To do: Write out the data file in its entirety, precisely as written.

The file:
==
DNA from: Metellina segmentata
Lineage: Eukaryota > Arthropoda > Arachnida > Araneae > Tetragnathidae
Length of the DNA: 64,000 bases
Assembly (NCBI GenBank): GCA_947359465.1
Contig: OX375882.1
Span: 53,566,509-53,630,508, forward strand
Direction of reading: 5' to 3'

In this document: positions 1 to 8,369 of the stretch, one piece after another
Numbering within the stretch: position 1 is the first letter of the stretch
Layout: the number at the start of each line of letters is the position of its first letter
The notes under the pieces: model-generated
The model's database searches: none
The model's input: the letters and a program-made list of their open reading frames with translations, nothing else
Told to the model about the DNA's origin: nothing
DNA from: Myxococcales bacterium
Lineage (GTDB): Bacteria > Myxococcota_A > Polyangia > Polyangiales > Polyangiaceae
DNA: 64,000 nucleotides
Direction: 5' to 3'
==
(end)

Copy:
DNA from: Metellina segmentata
Lineage: Eukaryota > Arthropoda > Arachnida > Araneae > Tetragnathidae
Length of the DNA: 64,000 bases
Assembly (NCBI GenBank): GCA_947359465.1
Contig: OX375882.1
Span: 53,566,509-53,630,508, forward strand
Direction of reading: 5' to 3'

In this document: positions 1 to 8,369 of the stretch, one piece after another
Numbering within the stretch: position 1 is the first letter of the stretch
Layout: the number at the start of each line of letters is the position of its first letter
The notes under the pieces: model-generated
The model's database searches: none
The model's input: the letters and a program-made list of their open reading frames with translations, nothing else
Told to the model about the DNA's origin: nothing
DNA from: Myxococcales bacterium
Lineage (GTDB): Bacteria > Myxococcota_A > Polyangia > Polyangiales > Polyangiaceae
DNA: 64,000 nucleotides
Direction: 5' to 3'